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Psychology: Sensation and Perception


Sensation and perception are distinct, interlinked, and complementary processes that enable people to interact with and interpret the world. The former denotes a sensory receptor’s stimulation resulting in the production of nerve impulses, which travel to the brain for subsequent interpretation as visual images, pain, touch, sound, odor, or taste through transduction. However, perception is the organization of information obtained from the neural impulses for translation, rationalization, and meaning assignment. This implies that senses convert real-world signals into electrical messages, which are decoded by the brain into conscious experiences. A striking disparity between the two is that sensation is the physiological trigger of perception. However, perceptual experiences are pervasively influenced by an individual’s past, which magnifies their attention to particular signals, organizes, and decodes messages in specific ways (Snyder et al., 2015). Consequently, past events predispose a person to notice some aspects of a situation or an object while disregarding other details. Since past occurrences and lessons constitute a substantial proportion of new experiences, they influence the evaluation of the present situations and contribute to prejudices and discriminatory tendencies.

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Link Between Sensation and Perception

Sensation and perception are independent but closely related processes. The former denotes the input obtained by sensory receptors from the physical world while the latter is the action through which the brain selects, categorizes, and synthesizes the sensation triggered by external stimulation. This implies that the senses are the physiological foundations of perception (Lindberg, 2015). When a sensory receptor is electrically stimulated, it generates neural impulses or signals which travel to the brain where they are decoded, interpreted, and assigned meaning. For instance, the brain decrypts neural alerts and interprets them as an image, sound, taste, or pain. From this dimension, sensation and perception are complementary activities, working together to identify and comprehend stimuli-related information. Peters et al. (2017) note that without sensations, perception is incomprehensive and unachievable, depicting the two functions’ inseparability. Conversely, in the absence of perception, sensations would be unknown since there would be no mental processing of external stimuli’ signals. Despite their close relations, sensation and perception are entirely distinct activities.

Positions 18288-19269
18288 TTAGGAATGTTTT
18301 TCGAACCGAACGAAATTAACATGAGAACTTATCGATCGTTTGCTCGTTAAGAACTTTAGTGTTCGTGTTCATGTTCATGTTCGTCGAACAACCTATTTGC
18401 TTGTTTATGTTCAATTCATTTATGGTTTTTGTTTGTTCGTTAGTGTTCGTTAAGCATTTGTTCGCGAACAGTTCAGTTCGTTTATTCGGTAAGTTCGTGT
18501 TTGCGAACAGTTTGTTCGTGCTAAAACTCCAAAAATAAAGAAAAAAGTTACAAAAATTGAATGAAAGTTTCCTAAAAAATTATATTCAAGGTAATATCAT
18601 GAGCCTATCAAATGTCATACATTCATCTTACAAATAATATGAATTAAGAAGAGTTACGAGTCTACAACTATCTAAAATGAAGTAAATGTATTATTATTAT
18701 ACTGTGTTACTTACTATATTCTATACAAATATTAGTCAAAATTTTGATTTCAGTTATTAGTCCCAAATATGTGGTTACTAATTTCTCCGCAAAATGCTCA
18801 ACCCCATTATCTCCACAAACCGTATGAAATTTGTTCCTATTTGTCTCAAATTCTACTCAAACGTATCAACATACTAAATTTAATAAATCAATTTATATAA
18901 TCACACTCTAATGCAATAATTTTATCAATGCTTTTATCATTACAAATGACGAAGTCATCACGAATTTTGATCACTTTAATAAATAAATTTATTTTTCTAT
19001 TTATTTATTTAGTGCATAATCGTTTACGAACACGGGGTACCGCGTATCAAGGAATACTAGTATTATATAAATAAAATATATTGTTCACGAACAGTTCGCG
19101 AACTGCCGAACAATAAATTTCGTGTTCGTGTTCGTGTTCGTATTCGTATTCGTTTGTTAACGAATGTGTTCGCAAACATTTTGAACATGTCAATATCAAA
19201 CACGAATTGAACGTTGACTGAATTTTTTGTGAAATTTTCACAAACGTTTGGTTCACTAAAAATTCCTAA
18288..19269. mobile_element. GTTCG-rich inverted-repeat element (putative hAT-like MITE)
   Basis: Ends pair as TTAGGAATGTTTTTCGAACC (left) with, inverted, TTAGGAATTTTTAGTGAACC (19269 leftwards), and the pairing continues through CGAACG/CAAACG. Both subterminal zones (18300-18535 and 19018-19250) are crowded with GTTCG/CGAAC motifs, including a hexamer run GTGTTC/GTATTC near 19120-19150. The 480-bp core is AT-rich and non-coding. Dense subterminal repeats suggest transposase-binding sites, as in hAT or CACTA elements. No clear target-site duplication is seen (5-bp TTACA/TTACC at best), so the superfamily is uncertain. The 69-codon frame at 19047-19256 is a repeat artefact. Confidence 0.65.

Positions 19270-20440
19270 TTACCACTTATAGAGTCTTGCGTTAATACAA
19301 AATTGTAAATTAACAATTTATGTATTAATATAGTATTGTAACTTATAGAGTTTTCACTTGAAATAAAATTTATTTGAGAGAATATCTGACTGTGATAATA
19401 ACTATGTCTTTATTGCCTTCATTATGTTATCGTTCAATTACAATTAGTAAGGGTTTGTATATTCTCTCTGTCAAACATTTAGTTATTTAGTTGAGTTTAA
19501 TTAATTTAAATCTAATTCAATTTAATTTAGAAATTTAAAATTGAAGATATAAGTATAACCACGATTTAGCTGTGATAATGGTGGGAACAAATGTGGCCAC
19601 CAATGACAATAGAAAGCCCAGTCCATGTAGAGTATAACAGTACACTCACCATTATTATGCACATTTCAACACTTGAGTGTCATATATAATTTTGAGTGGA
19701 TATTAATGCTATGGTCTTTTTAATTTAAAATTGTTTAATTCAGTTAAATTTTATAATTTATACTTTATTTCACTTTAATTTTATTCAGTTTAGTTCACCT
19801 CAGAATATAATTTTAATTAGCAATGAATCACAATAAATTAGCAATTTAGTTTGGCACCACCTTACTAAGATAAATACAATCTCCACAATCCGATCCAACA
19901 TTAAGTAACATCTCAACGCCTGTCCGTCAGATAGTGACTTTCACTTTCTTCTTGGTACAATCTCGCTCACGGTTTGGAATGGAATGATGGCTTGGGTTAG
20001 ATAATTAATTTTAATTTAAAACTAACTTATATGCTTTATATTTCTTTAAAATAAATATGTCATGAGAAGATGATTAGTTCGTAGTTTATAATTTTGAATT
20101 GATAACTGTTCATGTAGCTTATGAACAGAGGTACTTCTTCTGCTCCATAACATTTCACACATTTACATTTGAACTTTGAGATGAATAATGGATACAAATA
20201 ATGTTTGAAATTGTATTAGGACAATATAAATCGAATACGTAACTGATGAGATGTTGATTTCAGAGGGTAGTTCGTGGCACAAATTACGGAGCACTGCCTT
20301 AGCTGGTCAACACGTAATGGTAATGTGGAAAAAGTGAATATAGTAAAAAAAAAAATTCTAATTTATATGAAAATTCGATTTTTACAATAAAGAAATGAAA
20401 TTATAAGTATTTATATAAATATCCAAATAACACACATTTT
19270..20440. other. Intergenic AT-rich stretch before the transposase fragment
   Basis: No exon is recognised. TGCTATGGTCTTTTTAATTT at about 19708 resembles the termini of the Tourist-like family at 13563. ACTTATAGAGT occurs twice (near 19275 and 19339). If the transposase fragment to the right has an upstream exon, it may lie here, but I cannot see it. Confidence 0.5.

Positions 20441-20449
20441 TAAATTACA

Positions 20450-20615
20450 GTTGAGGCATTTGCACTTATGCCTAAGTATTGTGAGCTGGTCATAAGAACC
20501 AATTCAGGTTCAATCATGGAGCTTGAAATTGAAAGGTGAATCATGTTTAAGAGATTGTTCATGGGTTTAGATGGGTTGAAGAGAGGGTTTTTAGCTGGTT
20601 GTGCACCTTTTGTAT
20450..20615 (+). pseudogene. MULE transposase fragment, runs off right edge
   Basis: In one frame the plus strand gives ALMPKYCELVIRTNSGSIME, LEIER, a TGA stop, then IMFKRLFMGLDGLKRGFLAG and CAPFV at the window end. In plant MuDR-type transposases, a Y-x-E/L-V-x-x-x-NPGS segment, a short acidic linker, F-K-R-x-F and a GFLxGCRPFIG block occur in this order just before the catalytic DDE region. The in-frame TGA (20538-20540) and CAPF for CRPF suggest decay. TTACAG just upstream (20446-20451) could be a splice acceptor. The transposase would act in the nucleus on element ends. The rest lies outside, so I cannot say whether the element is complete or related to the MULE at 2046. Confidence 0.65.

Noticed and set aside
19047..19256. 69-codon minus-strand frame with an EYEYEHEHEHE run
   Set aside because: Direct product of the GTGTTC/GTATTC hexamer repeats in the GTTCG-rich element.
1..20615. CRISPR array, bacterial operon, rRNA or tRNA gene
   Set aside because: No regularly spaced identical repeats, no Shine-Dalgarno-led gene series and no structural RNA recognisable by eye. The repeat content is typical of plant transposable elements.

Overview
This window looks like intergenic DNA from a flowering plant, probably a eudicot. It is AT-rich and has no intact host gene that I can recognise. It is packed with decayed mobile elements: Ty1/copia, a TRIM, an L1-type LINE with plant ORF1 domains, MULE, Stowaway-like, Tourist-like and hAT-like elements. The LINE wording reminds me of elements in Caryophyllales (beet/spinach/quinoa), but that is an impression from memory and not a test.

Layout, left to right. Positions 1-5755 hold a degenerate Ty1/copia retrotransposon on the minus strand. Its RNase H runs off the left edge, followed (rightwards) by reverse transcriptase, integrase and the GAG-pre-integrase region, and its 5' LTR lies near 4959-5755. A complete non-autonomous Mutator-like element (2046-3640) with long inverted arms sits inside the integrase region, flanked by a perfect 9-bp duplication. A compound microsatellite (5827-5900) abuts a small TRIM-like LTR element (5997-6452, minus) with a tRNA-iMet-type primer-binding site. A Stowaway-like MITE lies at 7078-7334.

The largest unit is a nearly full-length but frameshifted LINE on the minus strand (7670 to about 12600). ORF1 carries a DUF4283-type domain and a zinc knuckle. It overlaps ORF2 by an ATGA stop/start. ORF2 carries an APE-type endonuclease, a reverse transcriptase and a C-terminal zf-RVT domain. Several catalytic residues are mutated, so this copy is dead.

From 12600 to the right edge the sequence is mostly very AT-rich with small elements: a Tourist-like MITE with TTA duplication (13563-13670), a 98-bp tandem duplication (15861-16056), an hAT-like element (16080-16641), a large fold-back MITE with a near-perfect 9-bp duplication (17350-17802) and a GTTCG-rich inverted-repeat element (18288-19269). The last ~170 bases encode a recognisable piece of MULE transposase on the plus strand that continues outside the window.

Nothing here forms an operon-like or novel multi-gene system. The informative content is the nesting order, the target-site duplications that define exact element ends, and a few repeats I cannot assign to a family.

Central Distinctions Between Sensation and Perception

Although sensation and perception are connected and play a complementary role in interpreting phenomena, they are distinct in the way they process information. For sensation, the physical stimuli, alongside their detectable properties, are registered by sensory organs, decoding and transforming the information into neural signals or impulses transported to the brain. In this regard, sensation encompasses all activities people receive detectable inputs from the external environment. However, perception entails the selection, identification, synthesis, interpretation, and subsequent assignment of meaning to the registered messages (Albright, 2015). For instance, seeing a bright flame precedes the determination that it could be emitting dangerous heat. While the sensation is a bottom-up procedure, where sensory organs dispatch messages toward the brain, perception is a top-down activity. Additionally, after the sensory organs record stimulation, they transduce it into neural messages transferable to the brain for processing and decryption. Therefore, the sensation is the antecedent to perception, and the former synthesizes externally triggered information, while the latter interprets and determines the meaning of the sensation.

How Perceptual Experiences Impact Interpretations of the World

Past experiences and encounters have a strong influence on the way sensory stimuli are processed and perceived. According to Snyder et al. (2015), information received by the senses is often incomplete and ambiguous, but the body’s environmental perception is a unified whole. The concept is achieved by the brain’s ability to reconnect to prior episodes, contextual effects, and previous experiences. Notably, converting particular stimulus energy into neural activity and the subsequent recording as a neural pattern can be altered by preceding events. For instance, continued exposure to specific detectable inputs, such as loud noises, may adjust neural responses and trigger adaptation mechanisms. This occurrence implies that an individual’s absolute threshold increases with perpetual exposure to a given situation. Jacklin et al. (2016) posit that persistent subjection to events or objects leads to additional efficient behavioral responses. Therefore, the cortical representation of stimuli is dynamic and reflects past experiences.